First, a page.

Book Image

Mastering Linux Shell Scripting

By : Andrew Mallett
Book Image

Mastering Linux Shell Scripting

By: Andrew Mallett

Overview of this book

Shell scripting is a quick method to prototype a complex application or a problem by automating tasks when working on Linux-based systems. Using both simple one-line commands and command sequences complex problems can be solved with ease, from text processing to backing up sysadmin tools. In this book, you’ll discover everything you need to know to master shell scripting and make informed choices about the elements you employ. Get to grips with the fundamentals of creating and running a script in normal mode, and in debug mode. Learn about various conditional statements' code snippets, and realize the power of repetition and loops in your shell script. Implement functions and edit files using the Stream Editor, script in Perl, program in Python – as well as complete coverage of other scripting languages to ensure you can choose the best tool for your project.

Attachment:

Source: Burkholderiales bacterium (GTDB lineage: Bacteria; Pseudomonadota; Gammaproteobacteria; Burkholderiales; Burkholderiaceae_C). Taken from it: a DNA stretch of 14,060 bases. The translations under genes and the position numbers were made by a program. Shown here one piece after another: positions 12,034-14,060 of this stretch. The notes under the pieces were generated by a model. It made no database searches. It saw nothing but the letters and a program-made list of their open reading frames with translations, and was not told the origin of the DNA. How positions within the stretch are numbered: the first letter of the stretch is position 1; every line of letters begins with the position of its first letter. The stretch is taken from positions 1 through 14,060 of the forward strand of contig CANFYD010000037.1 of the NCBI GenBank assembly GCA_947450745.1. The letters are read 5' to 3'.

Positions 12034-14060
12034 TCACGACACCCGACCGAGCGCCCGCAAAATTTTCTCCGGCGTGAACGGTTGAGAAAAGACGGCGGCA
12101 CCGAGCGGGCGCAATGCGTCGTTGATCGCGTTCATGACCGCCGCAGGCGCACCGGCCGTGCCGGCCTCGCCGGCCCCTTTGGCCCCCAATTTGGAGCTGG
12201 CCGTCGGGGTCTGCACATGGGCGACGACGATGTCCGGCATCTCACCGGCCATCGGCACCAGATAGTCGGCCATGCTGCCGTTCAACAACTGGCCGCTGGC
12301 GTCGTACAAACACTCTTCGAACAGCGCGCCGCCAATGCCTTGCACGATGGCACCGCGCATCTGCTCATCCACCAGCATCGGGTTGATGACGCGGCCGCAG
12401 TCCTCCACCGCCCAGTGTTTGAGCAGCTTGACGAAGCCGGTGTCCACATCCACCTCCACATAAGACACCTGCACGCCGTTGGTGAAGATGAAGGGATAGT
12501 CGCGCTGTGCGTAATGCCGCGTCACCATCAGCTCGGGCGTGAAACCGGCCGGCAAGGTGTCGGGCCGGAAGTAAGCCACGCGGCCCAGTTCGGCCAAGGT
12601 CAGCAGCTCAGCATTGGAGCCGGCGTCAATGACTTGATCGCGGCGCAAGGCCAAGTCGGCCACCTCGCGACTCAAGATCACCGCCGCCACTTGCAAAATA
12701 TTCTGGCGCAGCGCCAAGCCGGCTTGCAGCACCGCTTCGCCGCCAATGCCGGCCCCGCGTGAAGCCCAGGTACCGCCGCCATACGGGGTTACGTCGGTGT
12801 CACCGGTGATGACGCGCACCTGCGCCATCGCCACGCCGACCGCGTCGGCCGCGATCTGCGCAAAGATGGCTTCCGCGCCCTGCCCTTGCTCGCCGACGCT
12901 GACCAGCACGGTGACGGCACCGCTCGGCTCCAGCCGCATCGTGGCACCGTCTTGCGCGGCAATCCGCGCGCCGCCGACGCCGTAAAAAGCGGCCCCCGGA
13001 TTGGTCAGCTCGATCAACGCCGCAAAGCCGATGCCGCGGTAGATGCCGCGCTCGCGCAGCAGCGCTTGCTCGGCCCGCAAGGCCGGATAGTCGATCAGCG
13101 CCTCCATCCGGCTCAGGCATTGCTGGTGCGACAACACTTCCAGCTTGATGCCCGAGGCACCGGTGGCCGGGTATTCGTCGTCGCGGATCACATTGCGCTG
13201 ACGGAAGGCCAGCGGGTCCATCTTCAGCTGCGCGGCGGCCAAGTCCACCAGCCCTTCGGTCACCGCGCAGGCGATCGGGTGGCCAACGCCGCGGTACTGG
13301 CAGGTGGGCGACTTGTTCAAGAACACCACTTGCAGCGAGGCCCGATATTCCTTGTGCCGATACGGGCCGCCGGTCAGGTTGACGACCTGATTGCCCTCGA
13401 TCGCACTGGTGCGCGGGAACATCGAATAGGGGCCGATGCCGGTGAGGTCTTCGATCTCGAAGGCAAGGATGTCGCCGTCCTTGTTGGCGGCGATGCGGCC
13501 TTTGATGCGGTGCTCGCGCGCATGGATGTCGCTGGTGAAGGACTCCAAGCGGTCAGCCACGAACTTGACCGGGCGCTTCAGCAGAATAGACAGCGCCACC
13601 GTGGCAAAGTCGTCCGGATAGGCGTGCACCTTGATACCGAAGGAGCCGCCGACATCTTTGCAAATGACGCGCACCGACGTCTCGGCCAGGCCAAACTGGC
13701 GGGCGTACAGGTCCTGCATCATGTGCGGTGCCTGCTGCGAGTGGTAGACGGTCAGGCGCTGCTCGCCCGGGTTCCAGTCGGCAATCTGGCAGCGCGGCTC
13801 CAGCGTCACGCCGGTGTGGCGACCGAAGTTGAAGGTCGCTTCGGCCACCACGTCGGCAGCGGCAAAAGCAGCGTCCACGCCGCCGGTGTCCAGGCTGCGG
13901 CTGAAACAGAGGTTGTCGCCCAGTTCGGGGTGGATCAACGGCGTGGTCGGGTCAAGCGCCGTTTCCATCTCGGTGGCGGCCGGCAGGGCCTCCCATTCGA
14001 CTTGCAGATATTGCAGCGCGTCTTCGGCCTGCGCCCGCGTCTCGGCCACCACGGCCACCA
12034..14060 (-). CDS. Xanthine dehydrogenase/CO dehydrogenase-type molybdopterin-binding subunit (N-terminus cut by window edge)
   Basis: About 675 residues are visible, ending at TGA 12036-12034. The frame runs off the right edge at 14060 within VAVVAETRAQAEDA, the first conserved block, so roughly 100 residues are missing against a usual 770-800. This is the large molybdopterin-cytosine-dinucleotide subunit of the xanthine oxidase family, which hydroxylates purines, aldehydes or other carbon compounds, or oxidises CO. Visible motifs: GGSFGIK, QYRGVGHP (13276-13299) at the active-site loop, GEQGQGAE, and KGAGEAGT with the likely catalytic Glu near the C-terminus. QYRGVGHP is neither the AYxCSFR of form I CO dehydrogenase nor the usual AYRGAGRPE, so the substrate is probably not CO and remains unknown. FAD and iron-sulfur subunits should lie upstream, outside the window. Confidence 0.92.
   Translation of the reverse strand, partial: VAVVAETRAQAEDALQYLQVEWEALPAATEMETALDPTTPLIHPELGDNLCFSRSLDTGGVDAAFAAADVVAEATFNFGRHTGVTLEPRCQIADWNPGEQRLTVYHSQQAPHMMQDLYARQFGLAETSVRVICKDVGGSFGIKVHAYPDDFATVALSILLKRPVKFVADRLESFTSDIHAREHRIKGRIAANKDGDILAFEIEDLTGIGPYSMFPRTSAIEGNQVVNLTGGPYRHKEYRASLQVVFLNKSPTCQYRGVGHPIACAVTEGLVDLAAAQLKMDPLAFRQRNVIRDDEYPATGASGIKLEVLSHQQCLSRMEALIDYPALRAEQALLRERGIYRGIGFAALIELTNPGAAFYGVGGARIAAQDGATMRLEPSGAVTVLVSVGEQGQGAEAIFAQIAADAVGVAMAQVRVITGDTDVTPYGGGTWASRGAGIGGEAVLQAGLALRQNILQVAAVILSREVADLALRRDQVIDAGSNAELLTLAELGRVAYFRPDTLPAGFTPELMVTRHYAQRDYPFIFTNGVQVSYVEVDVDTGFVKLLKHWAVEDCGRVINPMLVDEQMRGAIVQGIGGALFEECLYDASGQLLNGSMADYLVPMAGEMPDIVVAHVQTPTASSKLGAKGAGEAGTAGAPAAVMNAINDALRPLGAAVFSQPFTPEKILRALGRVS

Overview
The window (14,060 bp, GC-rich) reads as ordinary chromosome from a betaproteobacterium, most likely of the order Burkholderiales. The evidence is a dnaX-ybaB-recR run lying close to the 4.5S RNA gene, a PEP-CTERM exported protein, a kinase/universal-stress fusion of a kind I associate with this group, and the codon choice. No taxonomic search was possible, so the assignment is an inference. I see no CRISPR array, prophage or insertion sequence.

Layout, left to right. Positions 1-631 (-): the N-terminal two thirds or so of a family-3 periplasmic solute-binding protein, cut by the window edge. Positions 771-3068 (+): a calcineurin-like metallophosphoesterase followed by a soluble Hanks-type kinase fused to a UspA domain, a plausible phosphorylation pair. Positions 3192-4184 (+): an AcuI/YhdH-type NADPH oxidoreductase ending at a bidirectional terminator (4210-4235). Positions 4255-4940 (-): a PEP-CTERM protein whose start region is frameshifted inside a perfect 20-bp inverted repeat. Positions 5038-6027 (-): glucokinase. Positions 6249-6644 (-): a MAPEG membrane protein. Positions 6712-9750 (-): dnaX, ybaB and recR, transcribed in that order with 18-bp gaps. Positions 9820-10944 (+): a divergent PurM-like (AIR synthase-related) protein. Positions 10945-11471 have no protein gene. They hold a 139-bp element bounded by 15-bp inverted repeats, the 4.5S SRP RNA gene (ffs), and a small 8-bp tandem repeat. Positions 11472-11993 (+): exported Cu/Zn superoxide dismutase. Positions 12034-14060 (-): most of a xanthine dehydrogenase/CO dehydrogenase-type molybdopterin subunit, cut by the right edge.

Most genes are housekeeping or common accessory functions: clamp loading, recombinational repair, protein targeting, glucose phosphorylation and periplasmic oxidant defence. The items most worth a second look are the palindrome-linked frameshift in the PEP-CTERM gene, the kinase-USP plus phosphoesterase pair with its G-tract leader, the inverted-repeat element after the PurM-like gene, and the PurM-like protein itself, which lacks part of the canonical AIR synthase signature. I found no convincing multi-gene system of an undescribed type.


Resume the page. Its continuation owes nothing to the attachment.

Table of Contents (21 chapters)
Mastering Linux Shell Scripting
Credits
About the Author
About the Reviewer
www.PacktPub.com
Preface
Index

Hello World


To create a simple Perl script, we can use the text editor of choice. For short scripts vi or vim works well, as does gedit if you want to work in GUI. For larger projects an IDE may help. Often, the IDE will allow you to change the object name easily throughout the script and provide expansion of object names. In this chapter, we will make use of very simple scripts so we will continue to use vi.

We will create a $HOME/bin/hello.pl file to produce the output we want:

#!/usr/bin/perl
print("Hello World\n");

The file still needs to be in a directory within our PATH variable; hence, we create $HOME/bin. If it is not in the PATH variable then we will need to specify the full or relative path of the file, as with bash.

The file will need to be set with the execute permission. We can do this with the following command:

$ chmod u+x $HOME/bin/hello.pl

We can run the script with the following command:

$ hello.pl

We can see that the code that we have added is the same as the one we ran the...